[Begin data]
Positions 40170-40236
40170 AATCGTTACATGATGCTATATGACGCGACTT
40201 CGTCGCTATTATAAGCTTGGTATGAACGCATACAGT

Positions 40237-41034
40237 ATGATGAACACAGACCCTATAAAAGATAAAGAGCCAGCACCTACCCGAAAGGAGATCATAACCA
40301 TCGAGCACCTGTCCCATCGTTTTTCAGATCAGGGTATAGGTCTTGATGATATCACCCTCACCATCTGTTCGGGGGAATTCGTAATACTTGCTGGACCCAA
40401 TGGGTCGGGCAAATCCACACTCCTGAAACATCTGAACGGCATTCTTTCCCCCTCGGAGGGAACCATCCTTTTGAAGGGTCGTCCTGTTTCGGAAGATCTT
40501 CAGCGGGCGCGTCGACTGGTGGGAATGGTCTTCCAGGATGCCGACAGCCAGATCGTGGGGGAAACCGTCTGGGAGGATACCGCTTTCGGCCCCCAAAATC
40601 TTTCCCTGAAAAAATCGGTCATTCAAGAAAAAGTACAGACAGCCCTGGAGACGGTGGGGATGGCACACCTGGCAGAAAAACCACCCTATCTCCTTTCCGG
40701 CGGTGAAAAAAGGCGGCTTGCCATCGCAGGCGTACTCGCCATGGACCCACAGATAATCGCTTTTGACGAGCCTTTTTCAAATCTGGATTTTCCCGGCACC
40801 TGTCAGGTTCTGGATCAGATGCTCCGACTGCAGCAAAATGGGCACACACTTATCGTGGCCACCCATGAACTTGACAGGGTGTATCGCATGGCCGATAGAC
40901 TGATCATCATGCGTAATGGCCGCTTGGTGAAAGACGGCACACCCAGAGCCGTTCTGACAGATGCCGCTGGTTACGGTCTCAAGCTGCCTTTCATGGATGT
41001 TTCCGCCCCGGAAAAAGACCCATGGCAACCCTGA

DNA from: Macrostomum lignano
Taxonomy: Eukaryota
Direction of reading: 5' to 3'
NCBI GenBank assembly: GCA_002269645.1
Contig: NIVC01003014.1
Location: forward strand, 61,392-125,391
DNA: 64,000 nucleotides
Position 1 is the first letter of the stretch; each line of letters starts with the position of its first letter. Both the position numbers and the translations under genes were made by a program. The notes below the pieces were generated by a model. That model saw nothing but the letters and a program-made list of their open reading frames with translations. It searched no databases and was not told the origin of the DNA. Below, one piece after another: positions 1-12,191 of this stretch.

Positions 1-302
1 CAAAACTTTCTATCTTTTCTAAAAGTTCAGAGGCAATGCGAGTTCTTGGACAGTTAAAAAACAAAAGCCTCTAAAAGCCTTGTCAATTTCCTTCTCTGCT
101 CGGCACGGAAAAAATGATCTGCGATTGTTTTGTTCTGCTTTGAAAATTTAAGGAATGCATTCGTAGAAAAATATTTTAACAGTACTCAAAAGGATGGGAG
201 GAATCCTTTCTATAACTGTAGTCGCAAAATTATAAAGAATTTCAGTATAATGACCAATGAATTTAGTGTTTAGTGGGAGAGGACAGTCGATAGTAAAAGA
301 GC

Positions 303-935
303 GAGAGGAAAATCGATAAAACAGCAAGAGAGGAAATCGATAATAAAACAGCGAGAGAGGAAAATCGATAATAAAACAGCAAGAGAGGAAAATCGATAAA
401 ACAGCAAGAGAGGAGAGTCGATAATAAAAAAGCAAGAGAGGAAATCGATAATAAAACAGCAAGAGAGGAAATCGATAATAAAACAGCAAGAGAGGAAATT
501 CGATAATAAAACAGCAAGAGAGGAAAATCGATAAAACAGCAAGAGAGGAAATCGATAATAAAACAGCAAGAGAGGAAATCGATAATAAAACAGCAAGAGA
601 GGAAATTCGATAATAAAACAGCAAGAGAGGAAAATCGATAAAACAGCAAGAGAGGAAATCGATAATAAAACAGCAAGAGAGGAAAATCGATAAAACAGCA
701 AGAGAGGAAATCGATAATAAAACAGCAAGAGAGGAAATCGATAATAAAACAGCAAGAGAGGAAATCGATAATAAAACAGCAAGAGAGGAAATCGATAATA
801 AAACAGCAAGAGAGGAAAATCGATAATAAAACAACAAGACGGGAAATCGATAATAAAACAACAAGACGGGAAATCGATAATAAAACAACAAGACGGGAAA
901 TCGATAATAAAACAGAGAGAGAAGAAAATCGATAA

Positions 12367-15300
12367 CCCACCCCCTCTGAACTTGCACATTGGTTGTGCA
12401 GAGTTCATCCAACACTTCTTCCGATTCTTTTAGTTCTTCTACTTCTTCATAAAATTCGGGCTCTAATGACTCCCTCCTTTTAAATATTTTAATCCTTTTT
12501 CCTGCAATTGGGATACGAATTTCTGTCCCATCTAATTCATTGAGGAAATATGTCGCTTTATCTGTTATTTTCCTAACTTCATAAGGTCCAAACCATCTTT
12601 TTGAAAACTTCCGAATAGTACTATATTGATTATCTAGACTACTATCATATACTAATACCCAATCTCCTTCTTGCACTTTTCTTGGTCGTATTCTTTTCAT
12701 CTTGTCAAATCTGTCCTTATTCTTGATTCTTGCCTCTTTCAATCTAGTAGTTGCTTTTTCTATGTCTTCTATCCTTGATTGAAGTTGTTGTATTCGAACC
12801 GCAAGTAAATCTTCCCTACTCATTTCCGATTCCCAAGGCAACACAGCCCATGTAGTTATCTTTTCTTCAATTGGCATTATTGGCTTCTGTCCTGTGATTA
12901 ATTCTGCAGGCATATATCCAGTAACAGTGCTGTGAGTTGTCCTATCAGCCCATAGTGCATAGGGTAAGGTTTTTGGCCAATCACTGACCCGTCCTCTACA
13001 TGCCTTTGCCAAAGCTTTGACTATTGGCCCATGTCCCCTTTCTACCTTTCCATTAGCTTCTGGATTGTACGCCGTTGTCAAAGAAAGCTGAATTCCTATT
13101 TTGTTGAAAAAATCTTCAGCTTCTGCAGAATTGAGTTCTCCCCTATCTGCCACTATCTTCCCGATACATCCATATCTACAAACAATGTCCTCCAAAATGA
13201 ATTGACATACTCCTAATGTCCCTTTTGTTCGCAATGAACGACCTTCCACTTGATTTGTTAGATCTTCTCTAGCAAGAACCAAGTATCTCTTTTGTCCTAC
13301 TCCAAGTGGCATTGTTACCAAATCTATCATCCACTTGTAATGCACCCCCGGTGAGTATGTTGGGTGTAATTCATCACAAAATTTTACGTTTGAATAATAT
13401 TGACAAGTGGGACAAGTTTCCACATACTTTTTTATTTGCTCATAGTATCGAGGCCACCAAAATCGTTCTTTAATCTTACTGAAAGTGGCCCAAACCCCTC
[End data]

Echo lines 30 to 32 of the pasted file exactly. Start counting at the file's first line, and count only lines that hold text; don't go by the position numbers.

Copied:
501 CGATAATAAAACAGCAAGAGAGGAAAATCGATAAAACAGCAAGAGAGGAAATCGATAATAAAACAGCAAGAGAGGAAATCGATAATAAAACAGCAAGAGA
601 GGAAATTCGATAATAAAACAGCAAGAGAGGAAAATCGATAAAACAGCAAGAGAGGAAATCGATAATAAAACAGCAAGAGAGGAAAATCGATAAAACAGCA
701 AGAGAGGAAATCGATAATAAAACAGCAAGAGAGGAAATCGATAATAAAACAGCAAGAGAGGAAATCGATAATAAAACAGCAAGAGAGGAAATCGATAATA